Investigates ways in which images of law in popular culture depict, distort and critique the legal process, the role of lawyers, even jurisprudence itself. Organised around the theme of 'speculative legalism', this unit reads select science fiction, fantasy and horror texts as juridical, each (re)writing the law with imaginative representations. For example, vampires and zombies as legal persons, Panem and Westeros as law-ful(l) places and the Tolkien's Ring of Power and Pullman's alethiometer as nomological things.
Topic 1: Legal Persons
(a) Lex Vampirica: The Law of the Undead in True Blood, the ‘Twilight’ series, and The Passage;
(b) The Litigating Dead: Zombie Jurisprudence in The Walking Dead, The Rising and World War Z
Topic 2: Law-ful(l) Places:
(a) Fantastic and Science Fiction Dystopias in Law and Literature: The Rite of Rights in The Hunger Games;
(b) Machiavellian Fantasy and the Game of Laws: Lex, Rex and Sex in George R.R. Martin's Game of Thrones
Topic 3: Nomological Things:
(a) Eee-vil is stirring in Morrrdorrr!’: Sauron, the Ring and the New Grundnorm; or Middle-earth-as-Empire;
(b) His Dark Legalities: Intellectual Property, the Creative Commons and the War in Heaven-as-a-Metaphor in Philip Pullman’s His Dark Materials Trilogy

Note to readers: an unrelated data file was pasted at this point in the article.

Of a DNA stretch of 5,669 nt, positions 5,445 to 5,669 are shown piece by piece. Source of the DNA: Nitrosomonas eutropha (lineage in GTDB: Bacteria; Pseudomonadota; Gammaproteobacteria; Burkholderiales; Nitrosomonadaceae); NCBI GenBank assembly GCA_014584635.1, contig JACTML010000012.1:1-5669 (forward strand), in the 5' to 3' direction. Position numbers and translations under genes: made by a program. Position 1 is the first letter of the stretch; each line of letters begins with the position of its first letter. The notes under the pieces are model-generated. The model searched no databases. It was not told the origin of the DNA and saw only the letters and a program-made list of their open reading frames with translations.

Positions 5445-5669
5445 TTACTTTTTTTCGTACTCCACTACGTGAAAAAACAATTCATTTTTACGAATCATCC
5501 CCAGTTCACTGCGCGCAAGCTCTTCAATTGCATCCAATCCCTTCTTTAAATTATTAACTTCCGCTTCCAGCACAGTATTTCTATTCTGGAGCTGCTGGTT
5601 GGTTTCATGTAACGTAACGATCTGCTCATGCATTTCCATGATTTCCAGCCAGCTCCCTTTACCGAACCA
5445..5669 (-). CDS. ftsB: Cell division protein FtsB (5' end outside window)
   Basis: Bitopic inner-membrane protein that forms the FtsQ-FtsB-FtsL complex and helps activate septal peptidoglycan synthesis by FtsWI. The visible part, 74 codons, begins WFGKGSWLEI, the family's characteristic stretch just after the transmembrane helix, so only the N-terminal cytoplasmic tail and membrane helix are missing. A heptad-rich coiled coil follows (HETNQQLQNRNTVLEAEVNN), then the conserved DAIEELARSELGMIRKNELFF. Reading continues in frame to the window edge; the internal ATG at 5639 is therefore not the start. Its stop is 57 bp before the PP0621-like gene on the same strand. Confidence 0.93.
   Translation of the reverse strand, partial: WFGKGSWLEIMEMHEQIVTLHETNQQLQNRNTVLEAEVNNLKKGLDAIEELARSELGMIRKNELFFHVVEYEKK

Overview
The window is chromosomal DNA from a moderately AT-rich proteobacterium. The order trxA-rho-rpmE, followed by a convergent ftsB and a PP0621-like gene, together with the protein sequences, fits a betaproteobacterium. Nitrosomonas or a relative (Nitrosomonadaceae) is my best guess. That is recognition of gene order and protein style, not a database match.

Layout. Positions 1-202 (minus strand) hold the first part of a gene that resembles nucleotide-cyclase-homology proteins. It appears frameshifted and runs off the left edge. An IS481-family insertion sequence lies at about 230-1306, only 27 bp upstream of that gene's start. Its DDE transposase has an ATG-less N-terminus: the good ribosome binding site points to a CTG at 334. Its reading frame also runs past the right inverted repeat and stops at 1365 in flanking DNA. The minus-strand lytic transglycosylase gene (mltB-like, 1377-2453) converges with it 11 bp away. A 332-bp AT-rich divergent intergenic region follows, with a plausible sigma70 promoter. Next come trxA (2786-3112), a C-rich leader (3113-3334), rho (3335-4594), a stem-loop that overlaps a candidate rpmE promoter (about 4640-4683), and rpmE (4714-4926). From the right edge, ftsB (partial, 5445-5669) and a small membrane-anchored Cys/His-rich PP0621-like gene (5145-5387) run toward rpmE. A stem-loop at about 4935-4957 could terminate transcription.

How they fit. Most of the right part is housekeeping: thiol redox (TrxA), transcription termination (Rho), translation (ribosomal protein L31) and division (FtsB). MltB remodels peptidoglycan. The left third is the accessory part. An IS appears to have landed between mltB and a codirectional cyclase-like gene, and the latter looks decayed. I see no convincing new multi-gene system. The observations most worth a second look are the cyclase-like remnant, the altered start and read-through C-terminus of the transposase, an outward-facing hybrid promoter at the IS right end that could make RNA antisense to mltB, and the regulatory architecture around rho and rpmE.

Unit Learning Outcomes express learning achievement in terms of what a student should know, understand and be able to do on completion of a unit. These outcomes are aligned with the graduate attributes. The unit learning outcomes and graduate attributes are also the basis of evaluating prior learning.
|On completion of this unit, students should be able to:|
|1||Interpret cultural texts, such as literature, cinema, television, as legal fictions|
|2||Appraise how various cultural texts' representations of legal process, system and concepts critically reimagine law and jurisprudence|
|3||Demonstrate an understanding of how the examination of texts from two different fields gives a new cultural study of law and a new legal study of culture.|
On completion of this unit, students should be able to:
- Interpret cultural texts, such as literature, cinema, television, as legal fictions
- Appraise how various cultural texts' representations of legal process, system and concepts critically reimagine law and jurisprudence
- Demonstrate an understanding of how the examination of texts from two different fields gives a new cultural study of law and a new legal study of culture.
- No prescribed texts.
Teaching and assessment
Commonwealth Supported courses
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